The acute management of severe weight loss is usually provided in an inpatient hospital setting, where feeding plans address the person's medical and nutritional needs. In some cases, intravenous feeding is recommended. Once malnutrition has been corrected and weight gain has begun, psychotherapy (often cognitive-behavioral or interpersonal psychotherapy) can help people with anorexia overcome low self-esteem and address distorted thought and behavior patterns. Families are sometimes included in the therapeutic process.
The primary goal of treatment for bulimia is to reduce or eliminate binge eating and purging behavior. To this end, nutritional rehabilitation, psychosocial intervention, and medication management strategies are often employed. Establishment of a pattern of regular, non-binge meals, improvement of attitudes related to the eating disorder, encouragement of healthy but not excessive exercise, and resolution of co-occurring conditions such as mood or anxiety disorders are among the specific aims of these strategies. Individual psychotherapy (especially cognitive-behavioral or interpersonal psychotherapy), group psychotherapy that uses a cognitive-behavioral approach, and family or marital therapy have been reported to be effective. Psychotropic medications, primarily antidepressants such as the selective serotonin reuptake inhibitors (SSRIs), have been found helpful for people with bulimia, particularly those with significant symptoms of depression or anxiety, or those who have not responded adequately to psychosocial treatment alone. These medications also may help prevent relapse. The treatment goals and strategies for binge-eating disorder are similar to those for bulimia, and studies are currently evaluating the effectiveness of various interventions.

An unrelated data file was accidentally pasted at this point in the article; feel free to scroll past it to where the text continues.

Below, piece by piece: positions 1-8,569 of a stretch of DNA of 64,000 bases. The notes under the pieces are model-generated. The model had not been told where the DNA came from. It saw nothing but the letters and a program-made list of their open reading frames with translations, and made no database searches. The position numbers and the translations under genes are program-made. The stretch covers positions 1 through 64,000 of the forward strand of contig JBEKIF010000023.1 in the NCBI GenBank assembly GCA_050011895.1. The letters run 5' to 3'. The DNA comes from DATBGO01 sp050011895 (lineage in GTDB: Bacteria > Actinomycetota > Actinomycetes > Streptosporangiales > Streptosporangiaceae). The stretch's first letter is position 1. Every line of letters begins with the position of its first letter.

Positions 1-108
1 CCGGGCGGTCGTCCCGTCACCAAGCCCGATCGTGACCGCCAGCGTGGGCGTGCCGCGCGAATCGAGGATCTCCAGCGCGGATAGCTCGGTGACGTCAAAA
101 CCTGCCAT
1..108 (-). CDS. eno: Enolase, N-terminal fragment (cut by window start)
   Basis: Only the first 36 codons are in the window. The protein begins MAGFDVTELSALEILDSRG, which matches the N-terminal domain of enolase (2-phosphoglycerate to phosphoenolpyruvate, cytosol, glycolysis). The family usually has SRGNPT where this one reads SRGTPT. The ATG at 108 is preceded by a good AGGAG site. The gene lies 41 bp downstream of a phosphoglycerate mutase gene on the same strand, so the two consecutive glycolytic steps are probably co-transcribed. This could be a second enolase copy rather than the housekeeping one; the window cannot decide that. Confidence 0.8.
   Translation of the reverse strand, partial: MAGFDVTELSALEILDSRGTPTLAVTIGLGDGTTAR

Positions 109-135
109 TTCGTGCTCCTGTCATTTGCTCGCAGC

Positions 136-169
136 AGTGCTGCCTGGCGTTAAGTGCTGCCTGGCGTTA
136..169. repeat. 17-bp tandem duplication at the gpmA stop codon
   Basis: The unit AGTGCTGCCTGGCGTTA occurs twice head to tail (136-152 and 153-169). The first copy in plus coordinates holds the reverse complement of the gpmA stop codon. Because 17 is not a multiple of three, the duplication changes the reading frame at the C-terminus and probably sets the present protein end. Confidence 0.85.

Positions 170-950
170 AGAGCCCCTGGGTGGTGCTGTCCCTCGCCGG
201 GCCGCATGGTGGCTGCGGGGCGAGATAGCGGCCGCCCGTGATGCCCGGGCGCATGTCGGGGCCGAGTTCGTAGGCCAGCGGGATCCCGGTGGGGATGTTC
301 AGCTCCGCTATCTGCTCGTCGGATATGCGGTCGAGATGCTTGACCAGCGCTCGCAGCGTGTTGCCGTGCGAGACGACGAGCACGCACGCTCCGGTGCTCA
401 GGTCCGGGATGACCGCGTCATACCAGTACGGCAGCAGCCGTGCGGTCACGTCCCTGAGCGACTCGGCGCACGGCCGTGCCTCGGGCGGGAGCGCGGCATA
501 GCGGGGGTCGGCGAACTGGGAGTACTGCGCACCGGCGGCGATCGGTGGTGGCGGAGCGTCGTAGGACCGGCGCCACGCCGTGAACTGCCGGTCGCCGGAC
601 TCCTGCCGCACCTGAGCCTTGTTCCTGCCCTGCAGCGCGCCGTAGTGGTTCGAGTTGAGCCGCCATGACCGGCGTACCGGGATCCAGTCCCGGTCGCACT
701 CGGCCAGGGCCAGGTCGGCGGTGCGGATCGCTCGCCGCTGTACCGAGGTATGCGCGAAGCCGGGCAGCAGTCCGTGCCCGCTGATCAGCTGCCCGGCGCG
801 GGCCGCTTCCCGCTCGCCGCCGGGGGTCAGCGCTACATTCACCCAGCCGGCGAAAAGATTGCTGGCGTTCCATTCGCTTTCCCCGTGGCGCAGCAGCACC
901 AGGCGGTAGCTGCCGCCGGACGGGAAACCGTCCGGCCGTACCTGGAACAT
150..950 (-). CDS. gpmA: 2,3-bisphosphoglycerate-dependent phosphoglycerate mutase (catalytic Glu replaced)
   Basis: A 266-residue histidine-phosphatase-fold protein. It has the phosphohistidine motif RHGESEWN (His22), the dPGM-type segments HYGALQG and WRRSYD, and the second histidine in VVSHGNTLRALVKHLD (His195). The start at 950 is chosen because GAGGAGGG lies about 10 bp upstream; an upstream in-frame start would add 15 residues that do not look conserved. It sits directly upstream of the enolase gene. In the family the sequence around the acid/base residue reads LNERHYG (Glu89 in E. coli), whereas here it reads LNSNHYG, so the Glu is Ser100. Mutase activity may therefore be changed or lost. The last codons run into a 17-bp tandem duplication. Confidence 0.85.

People with eating disorders often do not recognize or admit that they are ill. As a result, they may strongly resist getting and staying in treatment. Family members or other trusted individuals can be helpful in ensuring that the person with an eating disorder receives needed care and rehabilitation. For some people, treatment may be long term